While at our local nature store during the holidays purchasing bird seed and gifts, we (and all their loyal customers) were given a cranberry seed bell, wrapped pretty in red & green tissue paper in a brown paper gift bag. Such a kind gesture. We saved the seed bell for this last weekend of Advent. A delicious dessert for our songbirds, or at least that is what Dean and I had in our minds. A neighborhood squirrel has another idea of who that seed bell belongs to. Within in minutes of hanging the cranberry seed bell on a hook, a squirrel is chewing on the rope so the dessert falls to the ground for his partaking only. By the time Dean got outside that blanky-blank squirrel is gnawing on that seed bell like a succulent buttery corn cob on an August day! In disgust, Dean shoos the squirrel away and rescues the cranberry seed bell from the ground.
Making do with what we have in the basement Dean finds an old metal curtain rod, metal wiring, and duct tape. Dean jimmy-rigs an extension pole from a current bird feeder pole. He is hoping this will deter the squirrels, or least make it more difficult to get to the cranberry seed bell. We still have squirrels feeding on the cranberry seed bell, but not totally taking over for their own pleasure. It is being shared amongst the songbirds and squirrels now. Such is the theme of the squirrels in our neighborhood, and I guarantee yours as well. We have learned to live with the squirrels, just make it a bit more of a challenge for the squirrels. And don’t take over what is meant for the common good.
Co-existence. Isn’t that the word? Much like the children’s tale of the king, mice, and cheese illustrates. The king dislikes sharing his cheese with the mice. So he brings in a cat to take care of the mice. The king doesn’t like the cat clawing on this furniture. So he brings in a dog. Then the dog’s fur gets on the king’s nerves, and he brings in … So the story goes on until the king realizes he has a much bigger problem than he had with just the mice. Can we apply that story to our current state of affairs in our nation? I think so. We can do so much better than we did this past week. We need to co-exist, agree to disagree, and respect boundaries despite our political views, creeds, races, genders, ages, and choices. So the lion and elephant do not crowd out our nation void, and you and I null.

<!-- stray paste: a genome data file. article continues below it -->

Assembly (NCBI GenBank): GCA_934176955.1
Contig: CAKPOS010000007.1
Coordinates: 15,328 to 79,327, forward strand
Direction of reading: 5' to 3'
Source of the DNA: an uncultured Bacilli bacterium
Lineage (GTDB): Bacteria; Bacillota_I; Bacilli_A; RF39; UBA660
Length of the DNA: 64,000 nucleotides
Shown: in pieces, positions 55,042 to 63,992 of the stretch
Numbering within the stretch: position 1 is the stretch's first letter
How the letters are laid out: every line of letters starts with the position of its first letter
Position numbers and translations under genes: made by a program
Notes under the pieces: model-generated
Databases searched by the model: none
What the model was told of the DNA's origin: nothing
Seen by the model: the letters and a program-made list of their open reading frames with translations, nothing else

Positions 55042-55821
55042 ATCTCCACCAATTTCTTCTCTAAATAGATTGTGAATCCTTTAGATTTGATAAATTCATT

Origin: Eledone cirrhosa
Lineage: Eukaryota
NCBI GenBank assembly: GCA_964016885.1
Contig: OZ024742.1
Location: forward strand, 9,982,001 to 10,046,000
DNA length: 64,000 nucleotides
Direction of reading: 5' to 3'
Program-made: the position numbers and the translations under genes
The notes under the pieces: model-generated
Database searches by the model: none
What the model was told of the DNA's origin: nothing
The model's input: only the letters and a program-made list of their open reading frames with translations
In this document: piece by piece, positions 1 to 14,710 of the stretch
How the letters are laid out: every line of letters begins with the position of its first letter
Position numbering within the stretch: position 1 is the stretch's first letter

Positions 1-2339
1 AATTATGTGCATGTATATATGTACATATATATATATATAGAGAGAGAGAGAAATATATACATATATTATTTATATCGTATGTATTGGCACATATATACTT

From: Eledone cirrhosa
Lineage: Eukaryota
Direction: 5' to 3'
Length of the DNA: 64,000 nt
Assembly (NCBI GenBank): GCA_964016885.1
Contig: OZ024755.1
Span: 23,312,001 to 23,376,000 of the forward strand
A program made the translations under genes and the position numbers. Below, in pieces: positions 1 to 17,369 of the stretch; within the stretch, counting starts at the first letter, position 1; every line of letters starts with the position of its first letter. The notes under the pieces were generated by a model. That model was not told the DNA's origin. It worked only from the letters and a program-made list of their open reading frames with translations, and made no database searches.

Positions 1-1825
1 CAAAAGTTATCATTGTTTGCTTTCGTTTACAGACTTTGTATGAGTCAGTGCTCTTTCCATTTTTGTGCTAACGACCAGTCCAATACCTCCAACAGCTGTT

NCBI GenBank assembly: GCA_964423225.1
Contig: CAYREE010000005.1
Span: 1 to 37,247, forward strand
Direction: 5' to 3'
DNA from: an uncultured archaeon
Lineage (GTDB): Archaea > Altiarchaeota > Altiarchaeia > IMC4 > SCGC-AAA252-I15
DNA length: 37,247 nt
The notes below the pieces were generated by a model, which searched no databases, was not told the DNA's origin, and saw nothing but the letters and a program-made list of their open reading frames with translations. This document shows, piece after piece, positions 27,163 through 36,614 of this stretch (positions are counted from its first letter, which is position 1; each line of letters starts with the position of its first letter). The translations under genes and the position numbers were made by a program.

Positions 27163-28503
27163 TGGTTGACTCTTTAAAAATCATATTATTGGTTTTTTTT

The song birds at our feeders keep us entertained with their thankful chirps and chatter. The robins bob up and down listening for the worms. The cardinals’ color brighten Dean’s and I’s day. The yellow, purple, and house finches share and then bicker over perches. The word co-exist is familiar to many of us this present day. We are home together all day seven days a week now with these mandatory remote work settings. After a whole day of staying indoors that first day, Dean and I knew we needed to change it up. Fresh air and daily walks were needed to keep our sanity. Our bodies, minds, and spirits thanked us. We now take a stroll twice a day everyday. We see neighbors about, too. If we get into a spring rain, the drops are harmless. A cup of hot coffee for Dean and hot tea for me takes any chill out immediately. The spring season is in bloom every direction we walk. First the jonquils, daffodils, hyacinths, wild violets, and now tulips take bloom. The tulip and plum trees opened with the crab apple and pear trees closely after. Soon the cherry, red bud, and dogwood trees will be in full display. Nature’s canvas and neighbors’ garden art to admire. Our feathered and flowery friends, God’s creations teach us to take note, be present moment, co-exist, and share joy.